She raised her voice several notches to ask about the special for the following day, and the poor waiter squirmed. He was the new center of attention, like it or not. He'd probably hoped to get a pat on the back from his boss, but things were not going well, poor soul. That made two of us. I watched his Adam's apple bob as he swallowed hard. "Mother" cranked the volume up another notch.

"Better yet, how ‘bout you get us the specials for the week! Bring a copy we can take with us. We can wait, can't we, honey?" She fluttered her fingers at him in a dismissive gesture as she glanced my way.

The entire restaurant was watching us now. I was making everyone's day, it seemed, especially so for three women sitting nearest us. They all wore pantsuits that looked like they came from the same mail-order house, purple on one, emerald green on the next, and teal on the one closest to us—a giant peacock's tail without the spots, unless you counted the three heads. "Purple pantsuit" was staring sternly at me over the top of jewel-crusted bifocals with wing tips, perched halfway down her nose. Maybe they'd come from the same mail order house?

Back came the unlucky waiter with what appeared to be the requested list of specials. It was handwritten, probably created while his manager shredded him. Mother snatched the paper from his hands, no more than glancing at it before she thrust the signed bill back at him and got to her feet, all in a single motion. No credit card? That meant she ate here often enough to have an actual account. I didn't think people did that any more. Apparently, neither did the waiter. He glanced quickly at the signed bill, then rolled his eyes at the ceiling. Now he'd have to face his manager again.

Mother was already in motion, gesturing for me to follow. I scampered after her, thankful all my limbs were finally functioning correctly, but she suddenly stopped and turned back to the roomful of gawkers. There had to be at least fifty pairs of eyes riveted on us, probably all waiting to see if I stood on my head or crawled on all fours or something. Then she cleared her throat and appeared to rise an inch or two.

"I recommend the fish!" she announced, then beamed at the distraught waiter, cheerfully predicting we'd return on the following day. "And we both want you to be our waiter, so be sure to save our table!" Her final word was delivered with a little bye-bye flutter of her fingers, not quite as dismissive as before, but definitely superior.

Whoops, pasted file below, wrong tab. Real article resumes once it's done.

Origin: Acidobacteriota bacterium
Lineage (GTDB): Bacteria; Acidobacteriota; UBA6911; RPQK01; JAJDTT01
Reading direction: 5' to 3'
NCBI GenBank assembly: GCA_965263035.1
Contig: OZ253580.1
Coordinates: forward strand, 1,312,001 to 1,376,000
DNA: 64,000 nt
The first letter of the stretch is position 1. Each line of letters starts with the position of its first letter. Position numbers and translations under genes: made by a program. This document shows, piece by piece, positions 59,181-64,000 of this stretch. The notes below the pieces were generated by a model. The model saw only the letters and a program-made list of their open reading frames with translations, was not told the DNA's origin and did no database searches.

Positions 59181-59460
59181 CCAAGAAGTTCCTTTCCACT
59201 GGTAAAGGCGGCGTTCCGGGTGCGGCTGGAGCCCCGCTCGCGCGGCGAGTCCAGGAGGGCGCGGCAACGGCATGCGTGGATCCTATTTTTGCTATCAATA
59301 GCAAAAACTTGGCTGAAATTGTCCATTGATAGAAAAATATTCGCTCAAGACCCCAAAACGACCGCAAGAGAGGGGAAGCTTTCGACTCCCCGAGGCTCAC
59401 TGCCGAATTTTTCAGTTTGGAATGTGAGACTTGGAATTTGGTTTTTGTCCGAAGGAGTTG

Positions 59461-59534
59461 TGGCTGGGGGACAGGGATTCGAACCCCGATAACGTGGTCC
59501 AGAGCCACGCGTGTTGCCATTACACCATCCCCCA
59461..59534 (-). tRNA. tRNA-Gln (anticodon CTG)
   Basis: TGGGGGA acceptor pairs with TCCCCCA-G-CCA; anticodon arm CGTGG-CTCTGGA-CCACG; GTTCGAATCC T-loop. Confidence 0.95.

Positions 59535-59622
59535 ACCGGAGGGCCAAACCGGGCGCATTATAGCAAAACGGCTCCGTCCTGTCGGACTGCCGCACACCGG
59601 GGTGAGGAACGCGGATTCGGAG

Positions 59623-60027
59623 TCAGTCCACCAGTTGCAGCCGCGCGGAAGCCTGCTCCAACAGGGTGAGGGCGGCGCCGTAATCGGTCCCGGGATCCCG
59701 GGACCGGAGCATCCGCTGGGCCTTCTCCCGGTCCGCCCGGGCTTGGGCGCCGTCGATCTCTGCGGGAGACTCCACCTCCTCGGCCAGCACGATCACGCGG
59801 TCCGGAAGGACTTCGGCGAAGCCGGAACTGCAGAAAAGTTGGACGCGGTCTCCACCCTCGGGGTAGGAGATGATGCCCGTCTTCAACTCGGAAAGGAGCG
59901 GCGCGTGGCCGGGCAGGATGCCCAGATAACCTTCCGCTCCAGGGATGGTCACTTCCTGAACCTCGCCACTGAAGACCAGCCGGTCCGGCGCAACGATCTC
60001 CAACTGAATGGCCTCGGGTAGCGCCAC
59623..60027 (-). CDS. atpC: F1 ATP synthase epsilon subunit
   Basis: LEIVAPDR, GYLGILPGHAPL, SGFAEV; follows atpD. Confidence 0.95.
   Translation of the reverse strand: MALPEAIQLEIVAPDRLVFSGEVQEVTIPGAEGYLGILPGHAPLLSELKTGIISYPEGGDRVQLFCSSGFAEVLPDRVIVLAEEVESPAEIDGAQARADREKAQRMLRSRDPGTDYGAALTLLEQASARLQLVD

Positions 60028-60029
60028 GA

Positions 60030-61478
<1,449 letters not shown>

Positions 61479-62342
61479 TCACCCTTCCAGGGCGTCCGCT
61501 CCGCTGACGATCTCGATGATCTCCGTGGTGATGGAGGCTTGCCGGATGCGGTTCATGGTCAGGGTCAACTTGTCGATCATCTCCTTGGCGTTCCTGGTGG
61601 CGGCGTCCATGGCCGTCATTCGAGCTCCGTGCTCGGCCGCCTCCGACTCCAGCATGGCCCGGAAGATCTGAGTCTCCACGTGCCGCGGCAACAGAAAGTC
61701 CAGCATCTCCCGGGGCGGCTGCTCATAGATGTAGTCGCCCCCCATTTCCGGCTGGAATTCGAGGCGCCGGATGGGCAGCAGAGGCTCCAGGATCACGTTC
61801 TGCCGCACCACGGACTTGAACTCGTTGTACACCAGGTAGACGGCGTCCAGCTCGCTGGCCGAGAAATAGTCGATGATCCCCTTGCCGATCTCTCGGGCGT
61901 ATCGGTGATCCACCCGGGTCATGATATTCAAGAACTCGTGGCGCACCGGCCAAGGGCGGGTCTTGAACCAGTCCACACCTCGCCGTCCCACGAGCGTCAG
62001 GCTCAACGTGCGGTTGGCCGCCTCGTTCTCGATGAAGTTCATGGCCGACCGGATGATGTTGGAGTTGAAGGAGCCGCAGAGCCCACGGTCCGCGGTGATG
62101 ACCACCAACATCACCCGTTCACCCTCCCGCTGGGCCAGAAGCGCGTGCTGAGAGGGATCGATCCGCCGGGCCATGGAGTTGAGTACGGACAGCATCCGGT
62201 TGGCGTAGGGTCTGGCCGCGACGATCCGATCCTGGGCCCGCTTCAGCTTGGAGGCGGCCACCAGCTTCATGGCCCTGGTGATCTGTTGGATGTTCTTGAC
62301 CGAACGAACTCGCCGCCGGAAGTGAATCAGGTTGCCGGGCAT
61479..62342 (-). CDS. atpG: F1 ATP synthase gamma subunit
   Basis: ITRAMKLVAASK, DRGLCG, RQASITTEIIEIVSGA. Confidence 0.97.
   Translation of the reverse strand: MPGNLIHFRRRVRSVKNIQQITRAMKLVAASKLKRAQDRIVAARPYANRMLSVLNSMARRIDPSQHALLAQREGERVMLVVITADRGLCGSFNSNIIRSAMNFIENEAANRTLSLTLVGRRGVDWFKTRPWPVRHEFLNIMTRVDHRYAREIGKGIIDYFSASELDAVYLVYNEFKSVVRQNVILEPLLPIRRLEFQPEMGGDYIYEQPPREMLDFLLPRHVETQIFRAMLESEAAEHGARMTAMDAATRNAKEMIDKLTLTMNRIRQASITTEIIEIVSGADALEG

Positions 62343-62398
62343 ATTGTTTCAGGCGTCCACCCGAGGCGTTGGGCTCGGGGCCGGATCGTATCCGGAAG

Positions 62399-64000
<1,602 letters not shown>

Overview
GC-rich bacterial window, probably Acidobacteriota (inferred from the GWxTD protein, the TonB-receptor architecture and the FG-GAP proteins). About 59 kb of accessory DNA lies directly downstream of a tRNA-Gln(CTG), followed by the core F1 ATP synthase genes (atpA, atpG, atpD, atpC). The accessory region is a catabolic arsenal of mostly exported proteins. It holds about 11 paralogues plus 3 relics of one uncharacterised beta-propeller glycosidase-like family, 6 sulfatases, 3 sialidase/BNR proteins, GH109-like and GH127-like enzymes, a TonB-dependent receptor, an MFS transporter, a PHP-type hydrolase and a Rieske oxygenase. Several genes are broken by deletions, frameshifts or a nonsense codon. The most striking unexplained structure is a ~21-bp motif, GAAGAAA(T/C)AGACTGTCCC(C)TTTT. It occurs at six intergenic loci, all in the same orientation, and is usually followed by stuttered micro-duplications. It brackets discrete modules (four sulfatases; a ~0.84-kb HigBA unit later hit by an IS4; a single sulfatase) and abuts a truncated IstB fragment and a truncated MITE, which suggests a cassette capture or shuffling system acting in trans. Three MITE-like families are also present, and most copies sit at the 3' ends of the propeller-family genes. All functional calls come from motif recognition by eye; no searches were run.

As soon as we were outside, she confronted me. This was the moment I'd been dreading. I'd have some real explaining to do if she was honestly my mother, but no, she was suddenly smiling. In her view the whole thing had been fun, she said, and wouldn't I just love to do it again. It wasn't the kind of thing any real mother would say, so I was right back to wondering who she was. Even if Sydney was somehow related to her, what could I safely say without having more time to absorb my new Sydney persona, or at least gather a few more clues? "Mother" wouldn't be all that nice if she knew what had really just happened inside Gillie's, and about now I needed nice. Lots of nice.

We approached a red Lexus convertible with its top down, where she paused to open her purse. She seemed surprised when I just stood there. "Sydney, where did you park? Don't tell me it's one of these cars right next to mine. That would be too precious! Imagine, after all these years…"

And off she went, rambling on about how significant such a coincidence would be and what it would mean to her. Actually, I had no idea how I'd gotten there, or, if by car, which one. I always tried to avoid driving at all costs, no matter who my host was at the time. Too risky. What if a switch of hosts took place while I was behind the wheel? There were plenty of other options that didn't include driving, but Sydney had probably already mentioned how she'd gotten there before I took over. She'd driven, of course.

I gently unmade "Mother's" day by quashing the idea that I'd parked anywhere nearby. Gillie's was located in a huge shopping complex with dozens of stores, so there really was no specific parking lot other than the portion closest to the restaurant. My story was that I'd gotten there early and felt like walking, so I'd parked over in front of… in front of… there! J.C. Penney had a big sign a good distance away—I'd parked in front of Penney's. If we were really coming back tomorrow, we could get my car then, couldn't we? I really wasn't up to driving right then. In fact, I wasn't feeling all that well. It might have been the fish.